Start learning with our library of video tutorials taught by experts. Get started
Viewers: in countries Watching now:
Join author Claudia McCue on a journey that introduces the printing process and reveals the keys to designing a document that prints as well as it looks onscreen. This course takes you on the floors of two commercial print houses (BurdgeCooper and Lithographix), to better understand the life cycle of a print job and observe printing presses in action. Along the way, discover how to better communicate with your printer, choose the correct paper, inks, colors, and fonts for your project, and how to correctly lay out your documents in Adobe Illustrator and InDesign. This course is designed to help you and your printer produce a professionally finished print job, whether it's a business card, brochure, or multipage magazine.
lynda.com thanks the BurdgeCooper and Lithographix printing companies for access to their facilities and permission to film on site. Learn more at www.burdgecooper.com and www.lithographix.com.
When you start a new document in Illustrator, you have to make some choices. When I choose File > New, the New Document dialog comes up. If I think I'm going to make a brochure, I'm going to give it a name. Under Profile, these are Document Profiles. I can choose from the list of options. My document is going to be headed toward print, so I'm going to choose Print. That means that my swatches are going to start out as CMYK. If I were to choose Web, my swatches start out as RGB. And that's also true for Devices, Video and Film and Basic RGB and Flash Builder.
So print is the only one that starts out thinking in CMYK. How many artboards do I want? Well, if it's a brochure I'm going to do the outside and the inside, so I'll need two artboards. The minute I choose more than one artboard then I have some options over here for how those artboards are going to be arranged. I usually just leave it at the default, Grid by Row, because I can always move my artboards later if I need to. Initially the spacing is 20 points, but maybe I'd rather think in inches. I can come over to the Units pulldown and choose Inches and now my spacing is expressed in inches.
Rather than type I'm just going to click in that Spacing field and hit my up arrow and that increments the amount in there. I'm going to set it at 1 inch. I'm just going to make a basic letter-size document for now. But I want to make sure that I have bleed. So again, rather than typing I can just click in the little field, hit my up arrow, and I instantly have an 8 inch of bleed. By the way that little trick works in panels and dialog boxes across Adobe software; very handy. Under Advanced it tells me that the color mode is CMYK as I mentioned before.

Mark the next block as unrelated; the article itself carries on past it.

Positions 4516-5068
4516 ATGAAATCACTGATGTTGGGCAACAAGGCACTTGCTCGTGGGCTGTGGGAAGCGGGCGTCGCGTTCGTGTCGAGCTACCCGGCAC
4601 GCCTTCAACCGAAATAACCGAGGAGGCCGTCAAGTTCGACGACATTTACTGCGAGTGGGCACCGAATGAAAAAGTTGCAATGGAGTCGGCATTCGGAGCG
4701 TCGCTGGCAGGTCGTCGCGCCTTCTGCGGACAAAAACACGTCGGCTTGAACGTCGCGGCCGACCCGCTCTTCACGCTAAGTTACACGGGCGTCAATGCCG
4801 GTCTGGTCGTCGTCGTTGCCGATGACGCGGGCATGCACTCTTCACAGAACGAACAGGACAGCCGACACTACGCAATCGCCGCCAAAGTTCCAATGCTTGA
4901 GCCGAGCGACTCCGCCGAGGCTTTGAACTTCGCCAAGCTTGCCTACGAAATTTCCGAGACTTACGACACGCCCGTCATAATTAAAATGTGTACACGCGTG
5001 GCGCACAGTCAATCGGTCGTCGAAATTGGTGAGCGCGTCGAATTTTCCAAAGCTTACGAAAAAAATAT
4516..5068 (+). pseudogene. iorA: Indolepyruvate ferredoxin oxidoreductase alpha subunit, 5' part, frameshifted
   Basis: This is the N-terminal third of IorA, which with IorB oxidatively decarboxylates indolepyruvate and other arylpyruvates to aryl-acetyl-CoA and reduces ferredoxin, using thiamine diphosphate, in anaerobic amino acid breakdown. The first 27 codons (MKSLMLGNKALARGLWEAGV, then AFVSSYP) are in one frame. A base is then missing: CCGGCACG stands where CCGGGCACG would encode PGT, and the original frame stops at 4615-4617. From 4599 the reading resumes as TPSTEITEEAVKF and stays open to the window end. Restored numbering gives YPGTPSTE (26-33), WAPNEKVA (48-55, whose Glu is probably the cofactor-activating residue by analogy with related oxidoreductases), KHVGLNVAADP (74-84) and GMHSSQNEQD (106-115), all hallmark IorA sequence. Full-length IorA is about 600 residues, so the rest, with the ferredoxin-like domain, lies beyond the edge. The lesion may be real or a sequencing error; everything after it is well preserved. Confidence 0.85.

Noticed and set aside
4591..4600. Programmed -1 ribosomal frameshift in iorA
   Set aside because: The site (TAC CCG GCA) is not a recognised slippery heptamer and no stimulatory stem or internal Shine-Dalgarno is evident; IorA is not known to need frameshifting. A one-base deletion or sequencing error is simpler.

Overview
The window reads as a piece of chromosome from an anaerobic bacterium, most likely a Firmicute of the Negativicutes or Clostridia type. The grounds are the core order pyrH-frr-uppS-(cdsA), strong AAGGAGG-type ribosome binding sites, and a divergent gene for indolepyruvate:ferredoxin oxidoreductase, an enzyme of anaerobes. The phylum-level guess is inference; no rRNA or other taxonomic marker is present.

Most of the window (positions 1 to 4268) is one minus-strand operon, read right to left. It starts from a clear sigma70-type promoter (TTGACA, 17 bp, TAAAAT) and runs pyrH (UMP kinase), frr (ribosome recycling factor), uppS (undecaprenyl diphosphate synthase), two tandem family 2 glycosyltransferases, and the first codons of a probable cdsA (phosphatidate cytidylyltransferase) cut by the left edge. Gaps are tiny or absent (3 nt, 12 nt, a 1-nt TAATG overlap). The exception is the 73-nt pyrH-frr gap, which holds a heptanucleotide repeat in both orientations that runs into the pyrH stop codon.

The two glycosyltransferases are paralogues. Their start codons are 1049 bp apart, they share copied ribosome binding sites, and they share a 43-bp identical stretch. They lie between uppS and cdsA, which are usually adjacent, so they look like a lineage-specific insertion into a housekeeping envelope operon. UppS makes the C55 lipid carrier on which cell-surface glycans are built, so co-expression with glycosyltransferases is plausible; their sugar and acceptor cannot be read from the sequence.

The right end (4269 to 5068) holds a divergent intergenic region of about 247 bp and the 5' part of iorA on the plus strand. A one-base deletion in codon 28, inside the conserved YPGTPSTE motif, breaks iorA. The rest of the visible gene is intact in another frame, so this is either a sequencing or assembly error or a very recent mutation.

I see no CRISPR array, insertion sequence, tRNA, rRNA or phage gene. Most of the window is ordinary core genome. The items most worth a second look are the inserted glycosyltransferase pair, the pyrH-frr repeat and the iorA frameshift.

Pixels per inch 300. Wait, I thought Illustrator was a drawing program. Well remember that they're some things that you can do in Illustrator that are rendered in pixels, such as glows and drop shadows, and Illustrator says, well, when I do those let me know what resolution you want for them. And that would be the 300 PPI. Then when I click OK, there's my new document with my two artboards. If you want to get sort of a head start or maybe you're looking for a little bit of inspiration, you can also choose this option File > New from Template.
Illustrator navigates to where templates are stored. Let's take a look at some of these, under Blank Templates. Let's say that maybe you want to create a CD case. When you open this up, it comes up as Untitled; really it's a copy of that template. And look everything is in place for you; all you have to do is put in your artwork. If you need to make something from scratch, you know what the options are. If you want a little head start, maybe little inspiration, now you know about templates.
Find answers to the most frequently asked questions about Print Production Fundamentals.
Here are the FAQs that matched your search "":
Sorry, there are no matches for your search ""—to search again, type in another word or phrase and click search.
Access exercise files from a button right under the course name.
Search within course videos and transcripts, and jump right to the results.
Remove icons showing you already watched videos if you want to start over.
Make the video wide, narrow, full-screen, or pop the player out of the page into its own window.
Click on text in the transcript to jump to that spot in the video. As the video plays, the relevant spot in the transcript will be highlighted.